Since returning from that trip I had a busy few weeks at work and now I'm back on leave! (My leave planning was a mess this year - I basically took two days total for my first 7-8 months at post, then three weeks in the past month - but it has been nice to have so much time off recently). Last weekend I headed up to the Alps in Italy's smallest region, Valle d'Aosta, way up by the French border. More on that trip later, but in the interest of randomness here are some Rome-based adventures first.
Bagels! It only took me four hours to find this little puppy. Not because bagels aren't available in Rome. In fact it turms out there are at least a handful of bagel sellers scattered around town. No, it took four hours due to Italy's infuriating customer service policies. I would walk into a bagel seller's store, SEE the actual bagels, fresh, ready to go etc, and ask to buy a bag, only to be told that "We only sell them as sandwiches." Since I had other plans for the bagels I couldn't buy them with toppings already spread all over. I asked for toppings on the side as a compromise - same price mind you, even less work, they said no. (Followed by, "it's not bread you know".) Sigh. This, Italian food service professionals is what we call a failure of imagination. This isn't a one off experience though. In Italy they sell stuff the way they always sell it and if there's another way to make money they don't even want to discuss it. (Not even during a recession, with paying customers standing in their doorways apparently.) it happens a lot with lunch vs dinner menus and coffee selections too. There might be a few exceptions to this rule, but they are definitely few and far between.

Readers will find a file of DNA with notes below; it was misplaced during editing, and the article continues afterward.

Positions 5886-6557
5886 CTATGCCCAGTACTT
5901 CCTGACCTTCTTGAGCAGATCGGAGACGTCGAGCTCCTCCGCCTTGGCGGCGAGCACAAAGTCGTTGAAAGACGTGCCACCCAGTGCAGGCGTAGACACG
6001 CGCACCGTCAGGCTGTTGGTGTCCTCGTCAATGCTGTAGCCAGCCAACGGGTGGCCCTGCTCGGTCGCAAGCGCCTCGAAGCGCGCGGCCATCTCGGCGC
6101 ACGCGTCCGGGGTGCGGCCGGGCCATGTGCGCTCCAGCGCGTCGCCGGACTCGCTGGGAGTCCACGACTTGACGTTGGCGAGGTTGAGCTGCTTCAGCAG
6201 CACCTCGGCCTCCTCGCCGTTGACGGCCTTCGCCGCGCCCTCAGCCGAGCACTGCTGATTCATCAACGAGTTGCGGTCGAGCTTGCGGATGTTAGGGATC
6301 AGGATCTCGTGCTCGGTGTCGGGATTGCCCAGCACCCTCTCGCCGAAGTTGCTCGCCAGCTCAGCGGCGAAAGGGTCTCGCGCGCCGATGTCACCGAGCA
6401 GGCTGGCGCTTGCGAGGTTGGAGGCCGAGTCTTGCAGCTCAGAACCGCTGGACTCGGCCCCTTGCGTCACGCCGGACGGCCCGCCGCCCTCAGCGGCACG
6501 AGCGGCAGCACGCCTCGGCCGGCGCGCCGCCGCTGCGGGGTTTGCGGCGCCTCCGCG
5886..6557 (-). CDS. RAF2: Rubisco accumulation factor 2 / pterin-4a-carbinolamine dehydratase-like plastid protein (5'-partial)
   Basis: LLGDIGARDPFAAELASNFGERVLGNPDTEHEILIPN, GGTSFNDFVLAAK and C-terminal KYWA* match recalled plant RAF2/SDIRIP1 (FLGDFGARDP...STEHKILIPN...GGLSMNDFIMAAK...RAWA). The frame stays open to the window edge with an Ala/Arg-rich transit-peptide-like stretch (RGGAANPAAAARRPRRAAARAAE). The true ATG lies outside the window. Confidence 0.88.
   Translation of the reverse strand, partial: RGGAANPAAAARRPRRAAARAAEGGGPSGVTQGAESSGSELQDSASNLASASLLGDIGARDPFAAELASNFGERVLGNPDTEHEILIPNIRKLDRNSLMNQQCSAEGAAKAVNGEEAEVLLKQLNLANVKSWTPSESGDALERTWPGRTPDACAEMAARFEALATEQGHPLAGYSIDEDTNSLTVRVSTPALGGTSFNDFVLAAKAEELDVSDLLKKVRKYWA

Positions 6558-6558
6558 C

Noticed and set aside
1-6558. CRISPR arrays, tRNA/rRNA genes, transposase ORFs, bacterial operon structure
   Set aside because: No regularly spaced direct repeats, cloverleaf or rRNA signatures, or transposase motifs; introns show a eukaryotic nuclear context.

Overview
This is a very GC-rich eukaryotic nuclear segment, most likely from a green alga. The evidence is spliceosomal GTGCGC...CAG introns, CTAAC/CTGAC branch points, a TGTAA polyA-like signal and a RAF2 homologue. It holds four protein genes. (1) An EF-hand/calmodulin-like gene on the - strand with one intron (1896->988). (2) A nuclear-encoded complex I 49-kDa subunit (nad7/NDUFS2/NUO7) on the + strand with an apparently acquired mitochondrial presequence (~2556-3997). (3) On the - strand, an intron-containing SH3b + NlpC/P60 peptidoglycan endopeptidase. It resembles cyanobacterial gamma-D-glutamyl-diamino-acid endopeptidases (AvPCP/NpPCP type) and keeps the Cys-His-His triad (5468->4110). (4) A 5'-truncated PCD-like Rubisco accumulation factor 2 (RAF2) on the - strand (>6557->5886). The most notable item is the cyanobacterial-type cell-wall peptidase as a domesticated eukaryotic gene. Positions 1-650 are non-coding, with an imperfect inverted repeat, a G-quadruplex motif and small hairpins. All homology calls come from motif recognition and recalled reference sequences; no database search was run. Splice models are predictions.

It's not a big deal and usually inspires nothing more than an eye roll on my part, but don't be surprised when traveling to Italy if the same arbitrary rules get you too. ... And bring your own bagels.
I love my neighborhood. I came back from Oslo to flowering trees everywhere. They lasted for several weeks and absolutely made my day each time I saw them. And this vintage car is a big favorite too.
I can't believe I'm just posting this because these pictures are OLD, but I stopped by the Pincio (part of Rome's Borghese Park, and ran across this adorable puppet theater. They sell old-school Italian sodas and have shows for kids all summer. I don't really like puppets but plan to check it out at least once regardless.
Ok, I admit the puppets themselves are pretty creepy.
In addition to the Great Bagel Tour I swung by the non-Catholic Cemetary of Rome the other day since I was in the neighborhood. It's famous as the resting place for Goethe, Keats, Shelley and basically all the expatriates who have called Italy home down through the years. It's a quick detour, I think a half hour was plenty, but nice and full of interesting history.
Keats' grave - hard to remember he was so young when he died. You can also visit the Shelley-Keats house/museum in the centro by the Spanish Steps.
The cemetary abuts the old city walls which incorporate this even older pyramid built to commemorate Caias...something. (I love history, I swear.) You can reach all this from the Pyramide metro stop in case you're interested.
Ciao for now!